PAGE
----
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Merchant Kings Hardcover – Sep 19 2009

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Product Details

  • Hardcover: 256 pages
  • Publisher: Douglas & Mcintyre; First Edition edition (Sept. 19 2009)
  • Language: English
  • ISBN-10: 1553653424
  • ISBN-13: 978-1553653424
  • Product Dimensions: 23.1 x 15.2 x 3 cm
  • Shipping Weight: 590 g
  • Average Customer Review: 4.0 out of 5 stars  See all reviews (1 customer review)
  • Amazon Bestsellers Rank: #209,038 in Books (See Top 100 in Books)

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2 of 2 people found the following review helpful By Ian Gordon Malcomson HALL OF FAMETOP 50 REVIEWER on Jan. 17 2010
Format: Hardcover
As a teacher of history, I would definitely use Stephen Bown's tales about the 'movers and shakers' of the company era as a tool to get my students interested in modern history. This book covers all the bases as to what motivates people to put their lives on the line in the pursuit of wealth. In the space of three centuries, 'men' went out into the wilderness with a mercantilistic drive and mandate to live out their dreams of conquest and personal derring-do. It would seem that the cast of characters like Stuyvesant, Simpson, Clive, Rhodes, and Baranov had one thing in common: build an economic colossus based on the cunning and unscrupulous use of monopoly trading rights for any number of products. It was on their efforts that companies like the Hudson's Bay and Dutch - and English-East India companies grew to encompass the globe. For them their success was bound up in the company and its operating charter. Bown retells the stories of each of these 'merchants' of plunder in such a way as to allow his readers to see what truly motivated them to do the incredible feats they did in the interest of preserving the bottom-line. An urge to compete and become wealthy, a sense of childhood inadequacy, a desire for freedom, and a pathological need to dominate and control all factor into the personalities of these company men who, to paraphrase the words of Peter Newman, fancied ruling the world like modern-day Caesars. While most of these entrepreneurs may have had a compassionate side to them, most chose not to show it because it might compromise the mission they were called to complete.Read more ›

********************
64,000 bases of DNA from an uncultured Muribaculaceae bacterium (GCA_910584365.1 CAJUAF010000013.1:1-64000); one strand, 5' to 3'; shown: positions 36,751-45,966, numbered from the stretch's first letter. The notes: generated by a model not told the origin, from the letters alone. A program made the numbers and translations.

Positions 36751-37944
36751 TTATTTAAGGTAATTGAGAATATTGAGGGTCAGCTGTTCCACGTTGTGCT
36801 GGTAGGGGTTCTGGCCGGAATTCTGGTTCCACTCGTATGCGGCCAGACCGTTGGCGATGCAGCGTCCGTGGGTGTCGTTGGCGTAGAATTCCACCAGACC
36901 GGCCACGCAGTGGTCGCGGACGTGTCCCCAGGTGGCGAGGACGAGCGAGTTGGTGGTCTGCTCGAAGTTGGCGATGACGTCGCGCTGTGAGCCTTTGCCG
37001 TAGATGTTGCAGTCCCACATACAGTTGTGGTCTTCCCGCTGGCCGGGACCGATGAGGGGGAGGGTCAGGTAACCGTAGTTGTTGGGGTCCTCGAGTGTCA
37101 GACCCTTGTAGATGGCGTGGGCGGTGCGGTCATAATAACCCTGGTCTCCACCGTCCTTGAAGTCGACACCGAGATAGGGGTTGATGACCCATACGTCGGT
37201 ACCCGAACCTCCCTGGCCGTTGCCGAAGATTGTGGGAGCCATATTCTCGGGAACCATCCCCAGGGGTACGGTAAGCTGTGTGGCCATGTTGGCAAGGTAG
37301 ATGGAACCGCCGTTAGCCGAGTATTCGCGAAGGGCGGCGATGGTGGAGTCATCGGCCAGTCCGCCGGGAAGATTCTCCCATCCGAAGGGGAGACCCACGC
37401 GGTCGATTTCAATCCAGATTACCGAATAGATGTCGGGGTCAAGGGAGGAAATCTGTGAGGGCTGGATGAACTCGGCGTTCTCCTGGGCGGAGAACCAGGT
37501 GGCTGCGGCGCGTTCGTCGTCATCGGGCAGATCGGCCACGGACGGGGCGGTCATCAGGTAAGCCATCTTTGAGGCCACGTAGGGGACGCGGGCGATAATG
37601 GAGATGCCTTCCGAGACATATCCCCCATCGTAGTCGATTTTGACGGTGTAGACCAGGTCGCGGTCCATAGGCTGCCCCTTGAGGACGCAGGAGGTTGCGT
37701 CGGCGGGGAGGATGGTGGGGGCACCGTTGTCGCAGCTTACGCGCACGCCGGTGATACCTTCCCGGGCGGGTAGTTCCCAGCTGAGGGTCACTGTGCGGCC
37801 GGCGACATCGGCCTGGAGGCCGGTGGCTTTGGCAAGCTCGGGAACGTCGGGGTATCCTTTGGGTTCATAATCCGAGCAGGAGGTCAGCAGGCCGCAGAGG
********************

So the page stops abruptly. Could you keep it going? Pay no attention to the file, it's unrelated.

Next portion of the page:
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Most Helpful Customer Reviews on (beta) 14 reviews
20 of 22 people found the following review helpful
Visit an age of real corporation raiders May 21 2011
By Phil Mackey - Published on
Format: Hardcover
It may surprise a number of people that there was once a time where large powerful companies ruled a considerable portion of the globe and were often a law onto themselves, maintained their own militaries, employed many thousands, dominated millions, all for the enrichment of a few company officers and stockholders. It might be more surprising that all this began not during the industrial revolution of the 19th or 20th centuries but at the beginning of the 17th century when modern capitalism was just beginning to develop.